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What Are The Benefits Of Okra For People With Diabetes?

What Are the Benefits of Okra for People With Diabetes?

What Are the Benefits of Okra for People With Diabetes?

Diabetes is the sixth leading cause of death in the United States. Diabetes contributes to the development of deadly conditions like cardiovascular disease and end-stage renal disease. Consuming a healthy diet can help those who have type 1 and 2 diabetes control their blood sugar, and help reduce the risk of developing type 2 diabetes. There are a number of diabetes-related benefits of adding okra to your healthy eating plan.
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The glycemix index (GI) is a measurement of how quickly carbohydrates in foods turns to sugar in your blood. Regularly consuming low GI foods like okra can help even out roller coaster blood sugar levels and aid in weight control. Okra has a GI below 20, which is considered a "low GI" food.
Almost half of all cases of kidney disease are the result of diabetes. Keeping your blood sugar within a healthy range, treating high blood pressure and maintaining a normal body weight can reduce your risk of kidney disease. Additionally, regularly consuming okra can keep kidney disease at bay, according to study results published in the October 2005 "Jilin Medical Journal." In this study of diabetics, those who ate okra daily reduced clinical signs of kidney damage more than those that simply ate a diabetic diet.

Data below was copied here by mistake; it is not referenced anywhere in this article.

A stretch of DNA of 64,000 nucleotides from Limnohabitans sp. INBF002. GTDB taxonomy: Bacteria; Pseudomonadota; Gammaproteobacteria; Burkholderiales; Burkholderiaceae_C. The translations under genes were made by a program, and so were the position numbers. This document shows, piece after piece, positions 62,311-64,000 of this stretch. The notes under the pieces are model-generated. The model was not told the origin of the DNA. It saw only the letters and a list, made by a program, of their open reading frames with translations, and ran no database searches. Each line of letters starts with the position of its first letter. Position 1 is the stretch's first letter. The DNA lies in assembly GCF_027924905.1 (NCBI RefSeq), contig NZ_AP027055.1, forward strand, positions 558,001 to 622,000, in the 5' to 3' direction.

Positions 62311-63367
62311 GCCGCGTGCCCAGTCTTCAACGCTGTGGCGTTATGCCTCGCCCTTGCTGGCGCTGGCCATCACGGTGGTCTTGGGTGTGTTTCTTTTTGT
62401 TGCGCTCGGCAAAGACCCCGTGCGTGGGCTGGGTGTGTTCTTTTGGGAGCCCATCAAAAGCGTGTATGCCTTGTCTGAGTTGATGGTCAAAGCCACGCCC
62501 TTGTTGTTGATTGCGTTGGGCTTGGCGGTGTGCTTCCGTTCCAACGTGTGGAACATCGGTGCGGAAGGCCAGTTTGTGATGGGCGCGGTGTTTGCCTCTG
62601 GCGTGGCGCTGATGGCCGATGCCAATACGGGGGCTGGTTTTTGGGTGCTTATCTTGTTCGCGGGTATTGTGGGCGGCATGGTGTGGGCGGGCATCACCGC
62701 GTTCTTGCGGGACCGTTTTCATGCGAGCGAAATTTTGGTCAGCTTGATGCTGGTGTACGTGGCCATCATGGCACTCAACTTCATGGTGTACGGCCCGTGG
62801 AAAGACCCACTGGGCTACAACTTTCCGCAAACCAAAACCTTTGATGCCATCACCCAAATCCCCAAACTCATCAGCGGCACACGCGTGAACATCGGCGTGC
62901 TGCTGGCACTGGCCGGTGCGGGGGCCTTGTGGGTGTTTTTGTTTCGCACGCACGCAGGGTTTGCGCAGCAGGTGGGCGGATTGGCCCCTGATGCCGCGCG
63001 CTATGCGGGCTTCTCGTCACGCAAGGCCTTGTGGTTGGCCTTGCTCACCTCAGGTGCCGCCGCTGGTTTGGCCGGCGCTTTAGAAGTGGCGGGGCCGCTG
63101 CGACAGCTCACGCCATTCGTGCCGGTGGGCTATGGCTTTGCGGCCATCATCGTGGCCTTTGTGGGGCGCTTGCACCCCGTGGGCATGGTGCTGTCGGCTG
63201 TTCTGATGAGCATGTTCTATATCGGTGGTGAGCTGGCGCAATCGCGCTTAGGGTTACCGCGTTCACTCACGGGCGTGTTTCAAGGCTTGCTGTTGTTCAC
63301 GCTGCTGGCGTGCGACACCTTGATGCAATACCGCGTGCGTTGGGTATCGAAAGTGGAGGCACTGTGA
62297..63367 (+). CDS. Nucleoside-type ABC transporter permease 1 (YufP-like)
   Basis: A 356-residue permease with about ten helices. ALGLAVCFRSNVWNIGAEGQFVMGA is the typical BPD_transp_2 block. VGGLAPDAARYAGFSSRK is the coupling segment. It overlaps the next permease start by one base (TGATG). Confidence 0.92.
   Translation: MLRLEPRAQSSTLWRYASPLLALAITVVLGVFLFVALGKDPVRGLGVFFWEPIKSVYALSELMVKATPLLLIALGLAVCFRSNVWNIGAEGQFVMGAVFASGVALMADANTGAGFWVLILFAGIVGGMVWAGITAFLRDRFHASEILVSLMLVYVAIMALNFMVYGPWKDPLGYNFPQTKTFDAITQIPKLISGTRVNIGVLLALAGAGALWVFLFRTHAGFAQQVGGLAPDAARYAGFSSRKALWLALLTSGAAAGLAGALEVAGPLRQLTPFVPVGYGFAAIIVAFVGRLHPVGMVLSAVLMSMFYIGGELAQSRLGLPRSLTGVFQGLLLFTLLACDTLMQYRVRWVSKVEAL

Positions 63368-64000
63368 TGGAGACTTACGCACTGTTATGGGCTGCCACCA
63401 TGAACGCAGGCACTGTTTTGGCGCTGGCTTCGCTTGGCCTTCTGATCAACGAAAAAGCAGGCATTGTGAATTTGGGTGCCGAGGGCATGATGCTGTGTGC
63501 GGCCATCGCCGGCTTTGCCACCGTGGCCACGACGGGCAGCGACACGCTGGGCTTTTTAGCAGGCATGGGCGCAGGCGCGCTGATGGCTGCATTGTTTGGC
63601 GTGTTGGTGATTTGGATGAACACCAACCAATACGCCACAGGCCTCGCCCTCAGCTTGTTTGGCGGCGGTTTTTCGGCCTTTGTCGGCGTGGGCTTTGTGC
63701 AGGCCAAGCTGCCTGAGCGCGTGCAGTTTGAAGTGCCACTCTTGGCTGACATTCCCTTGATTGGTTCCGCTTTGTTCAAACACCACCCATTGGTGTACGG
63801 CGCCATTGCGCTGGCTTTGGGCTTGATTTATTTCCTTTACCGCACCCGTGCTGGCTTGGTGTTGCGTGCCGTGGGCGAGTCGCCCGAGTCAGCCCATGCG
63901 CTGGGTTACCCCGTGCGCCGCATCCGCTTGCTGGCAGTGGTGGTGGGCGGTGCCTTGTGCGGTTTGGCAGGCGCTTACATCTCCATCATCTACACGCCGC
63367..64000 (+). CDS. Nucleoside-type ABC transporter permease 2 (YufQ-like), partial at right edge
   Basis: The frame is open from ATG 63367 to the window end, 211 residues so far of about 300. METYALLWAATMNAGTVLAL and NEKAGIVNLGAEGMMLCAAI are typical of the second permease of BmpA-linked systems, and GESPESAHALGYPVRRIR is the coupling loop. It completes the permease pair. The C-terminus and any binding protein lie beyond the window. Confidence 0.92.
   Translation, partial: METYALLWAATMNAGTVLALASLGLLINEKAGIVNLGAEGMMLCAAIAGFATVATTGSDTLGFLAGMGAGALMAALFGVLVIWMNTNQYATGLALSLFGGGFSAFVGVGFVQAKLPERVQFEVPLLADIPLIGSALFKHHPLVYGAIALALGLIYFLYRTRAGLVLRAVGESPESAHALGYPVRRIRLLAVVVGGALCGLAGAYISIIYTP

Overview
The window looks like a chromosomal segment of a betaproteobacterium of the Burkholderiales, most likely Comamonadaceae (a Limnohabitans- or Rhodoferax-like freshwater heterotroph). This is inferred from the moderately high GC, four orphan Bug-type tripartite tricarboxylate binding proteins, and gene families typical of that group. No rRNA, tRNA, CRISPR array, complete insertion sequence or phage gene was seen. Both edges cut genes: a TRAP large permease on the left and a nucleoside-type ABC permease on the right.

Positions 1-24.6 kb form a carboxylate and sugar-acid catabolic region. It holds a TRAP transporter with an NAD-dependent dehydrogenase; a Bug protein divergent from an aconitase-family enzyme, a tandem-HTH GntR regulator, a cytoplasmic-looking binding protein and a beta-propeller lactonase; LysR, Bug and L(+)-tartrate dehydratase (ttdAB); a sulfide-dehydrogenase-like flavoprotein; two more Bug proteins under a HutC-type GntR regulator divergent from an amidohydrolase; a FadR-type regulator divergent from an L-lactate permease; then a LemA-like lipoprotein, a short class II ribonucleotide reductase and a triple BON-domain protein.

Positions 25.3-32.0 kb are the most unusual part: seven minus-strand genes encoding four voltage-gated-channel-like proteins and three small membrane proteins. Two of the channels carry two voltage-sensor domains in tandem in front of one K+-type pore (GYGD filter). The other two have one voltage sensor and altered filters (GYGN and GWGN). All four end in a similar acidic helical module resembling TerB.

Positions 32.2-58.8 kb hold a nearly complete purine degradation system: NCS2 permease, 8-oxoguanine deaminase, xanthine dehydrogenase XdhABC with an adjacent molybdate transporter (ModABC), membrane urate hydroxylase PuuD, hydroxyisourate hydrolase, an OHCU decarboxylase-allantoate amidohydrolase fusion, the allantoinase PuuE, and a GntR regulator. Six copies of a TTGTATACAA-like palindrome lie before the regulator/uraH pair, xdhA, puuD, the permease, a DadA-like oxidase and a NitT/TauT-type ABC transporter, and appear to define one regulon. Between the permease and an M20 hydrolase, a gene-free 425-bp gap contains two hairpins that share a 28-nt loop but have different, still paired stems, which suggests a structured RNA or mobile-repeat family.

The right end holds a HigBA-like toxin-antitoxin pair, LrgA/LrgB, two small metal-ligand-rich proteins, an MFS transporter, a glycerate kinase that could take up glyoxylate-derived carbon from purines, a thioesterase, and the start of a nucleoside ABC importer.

Nearly 50 percent of the fiber found in okra is in the form of soluble fiber. This type of fiber slows digestion, delaying and reducing the impact of carbohydrate-rich foods on blood sugar levels. Eating at least 25 g of fiber per day can help reduce high blood sugar levels. Soluble fiber may also keep your appetite under control, making Continue reading